Online Exhibits - Lincoln in Kansas, Part 3
Abraham Lincoln won two presidential elections, in 1860 and 1864. The first election was the most important for Kansas.
Lincoln was elected as the nation's 16th president on Nov. 6, 1860, beating his old rival Stephen Douglas. Southern slaveholding states reacted to Lincoln's election by seceding from the Union in late December. Because there were no southern votes in Congress blocking Kansas' admission as a free state, Kansas finally gained statehood on January 29, 1861.
Flags bearing the sentiment "Admit Me Free" appeared all over the North during the 1856 and 1860 presidential campaigns. The phrase demands that slavery be prohibited in Kansas. This flag (top, left) was flown in Pennsylvania during both presidential elections.
The Republican Party distributed coins or tokens promoting its candidate during the 1860 presidential campaign (these were not legal tender). Slogans on the coins included "Freedom National / Slavery Sectional" and "Liberty / Union / and Equality." The token bearing the slogan "The Rail Splitter of the West" (top, right), played on Lincoln's humble youth. "Millions for Freedom / Not One Cent for Slavery" (center, right), was defined as "Republican Principles" on the obverse of the coin.
This umbrella (center, left) sheltered Lincoln during a speech in Utica, New York, as he traveled east on his way to the inaugural. A reporter held it over the President-elect's head as snow began to fall during his remarks. The umbrella eventually found its way to a Civil War veterans' organization in Topeka.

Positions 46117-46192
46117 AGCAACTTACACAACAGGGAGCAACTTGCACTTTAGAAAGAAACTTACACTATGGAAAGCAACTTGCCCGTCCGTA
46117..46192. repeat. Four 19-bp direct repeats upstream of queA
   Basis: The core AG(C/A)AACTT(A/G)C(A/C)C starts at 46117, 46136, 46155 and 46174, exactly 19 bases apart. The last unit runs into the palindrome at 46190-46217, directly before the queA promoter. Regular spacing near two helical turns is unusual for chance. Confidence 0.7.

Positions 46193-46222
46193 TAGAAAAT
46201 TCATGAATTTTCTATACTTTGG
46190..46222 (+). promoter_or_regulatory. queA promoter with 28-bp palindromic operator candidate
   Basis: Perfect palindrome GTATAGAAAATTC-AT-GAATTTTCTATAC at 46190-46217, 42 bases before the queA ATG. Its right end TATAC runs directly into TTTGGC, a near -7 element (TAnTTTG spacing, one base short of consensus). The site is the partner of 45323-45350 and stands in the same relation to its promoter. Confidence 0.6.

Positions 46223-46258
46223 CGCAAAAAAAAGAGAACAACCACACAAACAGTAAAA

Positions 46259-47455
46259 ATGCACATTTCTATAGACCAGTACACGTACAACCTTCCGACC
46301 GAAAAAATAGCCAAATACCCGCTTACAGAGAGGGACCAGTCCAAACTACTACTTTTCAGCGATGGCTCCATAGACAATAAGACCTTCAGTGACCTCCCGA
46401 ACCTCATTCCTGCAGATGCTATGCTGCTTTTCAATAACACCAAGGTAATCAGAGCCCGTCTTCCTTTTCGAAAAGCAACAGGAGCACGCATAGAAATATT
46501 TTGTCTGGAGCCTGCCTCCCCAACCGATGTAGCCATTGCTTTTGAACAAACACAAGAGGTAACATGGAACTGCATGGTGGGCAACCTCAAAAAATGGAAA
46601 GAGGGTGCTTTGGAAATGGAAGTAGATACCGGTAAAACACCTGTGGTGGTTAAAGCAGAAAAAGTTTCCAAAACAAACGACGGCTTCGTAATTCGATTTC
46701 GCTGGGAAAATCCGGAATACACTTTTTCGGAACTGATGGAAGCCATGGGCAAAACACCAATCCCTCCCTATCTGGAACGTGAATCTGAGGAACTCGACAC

Kansas Connection: Grace Bedell Billings
Grace Bedell, who lived most of her adult life in Kansas, became famous because of her childhood correspondence with Lincoln.
As an 11-year-old, Grace wrote to Lincoln from her home in New York with a campaign suggestion. She believed Lincoln would look better with a beard.
"If you let your whiskers grow . . . you would look a great deal better for your face is so thin. All the ladies like whiskers and they would tease their husband's to vote for you and then you would be President."
--Grace Bedell, New York, 1860
Lincoln took Grace Bedell's suggestion to heart, and grew a beard. When passing through Grace's hometown on the way to his inaugural, he stopped to show her the new whiskers.
Grace later married and moved to Delphos, Kansas, where she lived out her life. A monument in Delphos commemorates the famous letter and its writer.
Lincoln in Kansas is an online exhibit developed by the Kansas Museum of History.
- The Back Story - The Lincoln Douglas debates
- I Think I Would Go to Kansas - Lincoln's 1859 Kansas trip
- Rail Splitter of the West - Presidential campaigns
- The War President - Civil War years
- He Is In Glory - The assassination and its aftermath
- How Well Do You Know Abraham Lincoln? - Take our fun quiz
Contact us at KansasMuseum@kshs.org